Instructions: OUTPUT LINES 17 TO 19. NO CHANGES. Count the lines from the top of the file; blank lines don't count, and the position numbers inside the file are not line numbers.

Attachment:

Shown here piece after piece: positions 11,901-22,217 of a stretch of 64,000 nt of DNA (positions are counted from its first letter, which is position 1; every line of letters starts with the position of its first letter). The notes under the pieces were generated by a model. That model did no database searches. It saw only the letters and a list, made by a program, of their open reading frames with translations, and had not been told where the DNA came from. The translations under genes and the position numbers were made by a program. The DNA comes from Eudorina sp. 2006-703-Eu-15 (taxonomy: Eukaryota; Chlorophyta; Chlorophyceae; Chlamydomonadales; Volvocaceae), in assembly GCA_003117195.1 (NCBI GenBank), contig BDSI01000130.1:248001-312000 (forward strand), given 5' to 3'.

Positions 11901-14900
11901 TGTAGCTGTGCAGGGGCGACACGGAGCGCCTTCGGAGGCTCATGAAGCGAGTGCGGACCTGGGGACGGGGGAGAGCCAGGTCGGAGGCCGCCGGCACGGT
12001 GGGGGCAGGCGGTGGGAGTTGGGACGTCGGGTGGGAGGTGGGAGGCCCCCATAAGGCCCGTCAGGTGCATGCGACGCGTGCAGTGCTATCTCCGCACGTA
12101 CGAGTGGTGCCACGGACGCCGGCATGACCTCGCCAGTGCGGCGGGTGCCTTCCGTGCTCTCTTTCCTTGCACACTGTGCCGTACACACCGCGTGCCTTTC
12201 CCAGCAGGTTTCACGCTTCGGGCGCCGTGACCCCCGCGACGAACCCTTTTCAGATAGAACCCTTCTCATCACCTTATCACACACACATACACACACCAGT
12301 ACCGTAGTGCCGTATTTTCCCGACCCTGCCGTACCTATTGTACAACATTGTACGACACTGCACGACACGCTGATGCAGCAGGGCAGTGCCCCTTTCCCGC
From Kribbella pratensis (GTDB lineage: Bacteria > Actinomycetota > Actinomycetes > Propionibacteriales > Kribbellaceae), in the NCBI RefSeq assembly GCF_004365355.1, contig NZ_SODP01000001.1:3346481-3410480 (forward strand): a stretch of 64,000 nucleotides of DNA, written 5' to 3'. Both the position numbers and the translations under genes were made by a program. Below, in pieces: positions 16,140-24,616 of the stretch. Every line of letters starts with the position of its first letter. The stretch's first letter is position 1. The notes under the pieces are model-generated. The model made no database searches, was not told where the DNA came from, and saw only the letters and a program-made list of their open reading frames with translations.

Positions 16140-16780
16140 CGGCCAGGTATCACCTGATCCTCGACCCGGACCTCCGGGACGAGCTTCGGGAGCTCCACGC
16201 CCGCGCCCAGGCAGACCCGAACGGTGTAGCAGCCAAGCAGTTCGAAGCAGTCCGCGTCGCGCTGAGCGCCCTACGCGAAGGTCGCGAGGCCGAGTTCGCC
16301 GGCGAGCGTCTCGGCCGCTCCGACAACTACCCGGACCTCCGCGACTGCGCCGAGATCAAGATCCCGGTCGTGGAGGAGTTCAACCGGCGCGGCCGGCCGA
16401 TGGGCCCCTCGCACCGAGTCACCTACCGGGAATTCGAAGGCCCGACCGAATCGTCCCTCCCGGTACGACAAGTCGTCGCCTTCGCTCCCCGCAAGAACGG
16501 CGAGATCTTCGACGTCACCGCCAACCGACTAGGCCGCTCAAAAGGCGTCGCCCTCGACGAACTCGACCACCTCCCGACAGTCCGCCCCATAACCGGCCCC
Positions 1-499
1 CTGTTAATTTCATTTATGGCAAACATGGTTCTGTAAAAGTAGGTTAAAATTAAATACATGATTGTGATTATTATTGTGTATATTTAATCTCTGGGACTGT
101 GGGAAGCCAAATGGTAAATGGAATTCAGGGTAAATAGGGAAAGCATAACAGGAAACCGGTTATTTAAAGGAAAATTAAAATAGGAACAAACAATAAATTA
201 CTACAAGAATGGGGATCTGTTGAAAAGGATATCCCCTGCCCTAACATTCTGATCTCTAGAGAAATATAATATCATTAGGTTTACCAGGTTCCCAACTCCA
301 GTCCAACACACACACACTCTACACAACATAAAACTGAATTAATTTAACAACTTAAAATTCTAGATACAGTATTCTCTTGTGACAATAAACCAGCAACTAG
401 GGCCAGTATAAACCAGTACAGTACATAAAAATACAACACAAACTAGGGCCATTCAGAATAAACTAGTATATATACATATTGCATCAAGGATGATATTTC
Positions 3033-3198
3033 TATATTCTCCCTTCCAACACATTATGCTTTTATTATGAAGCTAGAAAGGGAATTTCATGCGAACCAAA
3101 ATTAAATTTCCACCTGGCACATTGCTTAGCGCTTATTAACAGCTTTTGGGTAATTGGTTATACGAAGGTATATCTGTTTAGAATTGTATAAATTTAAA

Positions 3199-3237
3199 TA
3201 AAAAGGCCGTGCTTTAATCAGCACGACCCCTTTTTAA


101 GGGAAGCCAAATGGTAAATGGAATTCAGGGTAAATAGGGAAAGCATAACAGGAAACCGGTTATTTAAAGGAAAATTAAAATAGGAACAAACAATAAATTA
201 CTACAAGAATGGGGATCTGTTGAAAAGGATATCCCCTGCCCTAACATTCTGATCTCTAGAGAAATATAATATCATTAGGTTTACCAGGTTCCCAACTCCA
301 GTCCAACACACACACACTCTACACAACATAAAACTGAATTAATTTAACAACTTAAAATTCTAGATACAGTATTCTCTTGTGACAATAAACCAGCAACTAG